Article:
So, recent experience (a long and unnecessary story) has indicated to me that there is yet more ground-clearing to do.  As we try to develop a Biblical, and distinctively Christian, Political Theory, as Americans we have certain obstacles to overcome, so that we might view the Scriptural teaching with an unprejudiced eye.  Last week, we considered some of the prejudices that arise from simply being American; this week, those that arise from the marriage of the Evangelical Church with the Republican Party.

Is the attachment of the Evangelical Church wise? a good and godly thing? Biblical?  Let's explore.


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And so it begins in earnest...

Having cleared the ground, this week we begin to lay our foundation for a Christian and Biblical Political Theory.

This week focuses on the Kingdom of Jesus Christ, and the relationship of His Kingship to the Civil Governments of the earth.  This is not the most difficult lesson in the series, but it is the most important.

One final word:  I commend to you again the reading of Symington's Messiah the Prince (see WEEK 1).


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This week we turn our attention to the Purpose of Civil Government.

If the foundation was well-laid last week, then the question is not, What purpose does the American people, the Constitution, or the Republican Party assign to Civil Government; but rather, What purpose does King Jesus assign?

In order to get ready for this week's video, you may want to read Poole's Synopsis on 1 Peter 2:13-17.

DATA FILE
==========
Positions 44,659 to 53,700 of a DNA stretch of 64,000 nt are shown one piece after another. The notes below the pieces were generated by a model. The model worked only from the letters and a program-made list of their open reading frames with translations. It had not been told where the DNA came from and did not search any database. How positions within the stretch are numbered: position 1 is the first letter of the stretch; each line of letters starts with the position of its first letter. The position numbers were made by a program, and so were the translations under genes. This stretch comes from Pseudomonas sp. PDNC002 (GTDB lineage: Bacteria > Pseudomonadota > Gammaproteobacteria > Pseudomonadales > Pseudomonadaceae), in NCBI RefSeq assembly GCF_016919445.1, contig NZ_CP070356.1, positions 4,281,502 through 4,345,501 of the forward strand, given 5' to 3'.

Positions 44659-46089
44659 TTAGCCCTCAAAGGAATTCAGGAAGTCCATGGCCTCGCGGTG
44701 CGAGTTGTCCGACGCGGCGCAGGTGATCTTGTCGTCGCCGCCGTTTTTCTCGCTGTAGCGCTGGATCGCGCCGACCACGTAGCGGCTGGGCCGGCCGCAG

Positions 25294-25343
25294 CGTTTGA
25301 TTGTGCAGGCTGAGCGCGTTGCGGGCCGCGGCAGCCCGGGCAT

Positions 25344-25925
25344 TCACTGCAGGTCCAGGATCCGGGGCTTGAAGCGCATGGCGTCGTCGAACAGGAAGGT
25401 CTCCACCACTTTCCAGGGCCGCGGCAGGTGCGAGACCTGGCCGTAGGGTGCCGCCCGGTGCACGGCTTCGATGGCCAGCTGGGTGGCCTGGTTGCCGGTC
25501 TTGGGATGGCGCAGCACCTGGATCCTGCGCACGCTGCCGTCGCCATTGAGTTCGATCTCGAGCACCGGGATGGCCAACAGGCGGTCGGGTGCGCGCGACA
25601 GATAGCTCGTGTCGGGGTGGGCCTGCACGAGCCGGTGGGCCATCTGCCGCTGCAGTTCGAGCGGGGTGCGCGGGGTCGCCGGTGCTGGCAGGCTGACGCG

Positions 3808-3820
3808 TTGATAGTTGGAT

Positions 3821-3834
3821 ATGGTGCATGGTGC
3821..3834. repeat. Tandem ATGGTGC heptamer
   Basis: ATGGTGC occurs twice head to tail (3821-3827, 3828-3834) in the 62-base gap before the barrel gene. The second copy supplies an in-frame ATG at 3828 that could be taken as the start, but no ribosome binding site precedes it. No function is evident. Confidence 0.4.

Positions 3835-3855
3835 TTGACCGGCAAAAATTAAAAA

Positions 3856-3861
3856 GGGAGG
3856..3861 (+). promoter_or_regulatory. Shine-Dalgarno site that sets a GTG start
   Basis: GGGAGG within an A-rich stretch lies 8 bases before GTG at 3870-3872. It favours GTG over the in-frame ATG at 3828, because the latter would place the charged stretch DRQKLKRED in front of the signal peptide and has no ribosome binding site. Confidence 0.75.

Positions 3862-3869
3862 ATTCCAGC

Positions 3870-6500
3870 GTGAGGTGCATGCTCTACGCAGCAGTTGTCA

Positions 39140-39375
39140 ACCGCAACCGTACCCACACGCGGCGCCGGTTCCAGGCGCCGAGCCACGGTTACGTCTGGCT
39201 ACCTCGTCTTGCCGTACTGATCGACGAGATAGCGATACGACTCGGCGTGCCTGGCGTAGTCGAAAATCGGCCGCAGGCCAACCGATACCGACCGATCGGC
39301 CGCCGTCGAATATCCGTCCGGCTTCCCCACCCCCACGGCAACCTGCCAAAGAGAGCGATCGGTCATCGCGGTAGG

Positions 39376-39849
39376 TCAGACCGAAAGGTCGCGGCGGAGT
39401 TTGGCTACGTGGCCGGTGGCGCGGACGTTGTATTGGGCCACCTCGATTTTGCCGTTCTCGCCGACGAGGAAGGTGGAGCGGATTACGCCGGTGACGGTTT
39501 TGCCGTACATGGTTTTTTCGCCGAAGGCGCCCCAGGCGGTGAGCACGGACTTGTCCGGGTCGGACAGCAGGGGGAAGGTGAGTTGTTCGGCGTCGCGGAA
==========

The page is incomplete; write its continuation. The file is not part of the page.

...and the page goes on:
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The relationship between Civil Government and Religion is an important one, but not one that is easy for American to contemplate with prejudice.  If Christ is King, and He is, what is the proper relationship between Government and Religion, between the State and the Church?

After watching the video, you may want to read:

Robert Shaw's Exposition of the Westminster Confession of Faith, Chapter 23.  The Westminster Confession of Faith is the most extensive confessional statement of Protestant belief.  Chapter 23 of Confession deals with issues pertaining to the Civil Magistrate.  It, and its Scripture-proofs, are worthy of careful consideration.

Matthew Henry's Exposition of Isaiah 49 and 60.


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Having laid a foundation of Biblical Principles, it is time to exercise ourselves in practical application.

There can be little doubt that the refugee crisis and immigration policy are some of the great issues of our day.  Let us now endeavor to take what we have learned in principle, and apply it to this particular issue.

Please excuse the extended review.  I am planning to circulate this video somewhat more broadly, because of the importance of this issue at present.

One final note:  If you think that you might like to participate in a reading group, devoted to working through Rutherford's Lex Rex, please drop me an email.


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I just came across a very interesting essay by William Blaikie, "Old Testament Light on our Social Problems".  Interesting...

"Whatever opinion may be held on the bearing of the Old Testament enactments on modern society, it is an undoubted fact, that the Old Testament presents a very complete view of the social arrangements of one great nation--the ancient Jews.  These arrangements were all planned by Divine wisdom, and were admirably adapted to obviate the evils that form such a draw-back to our civilisation."

Although I might quibble with Rev. Blaikie on some points, I think that his essay is worthy of sustained attention this week.

Blaikie's Commentaries on Joshua and Samuel are also outstanding, and full of political reflections.

More grist for the mill:  Herman Bavinck's Essays on Religion, Science, and Society is worth reading.  It is all worthy of contemplation, but his essays on "Christian Principles and Social Relationships", "Inequality", "Classical Education", and "Ethics and Politics" (indeed, especially this one), are particularly germane to the present study.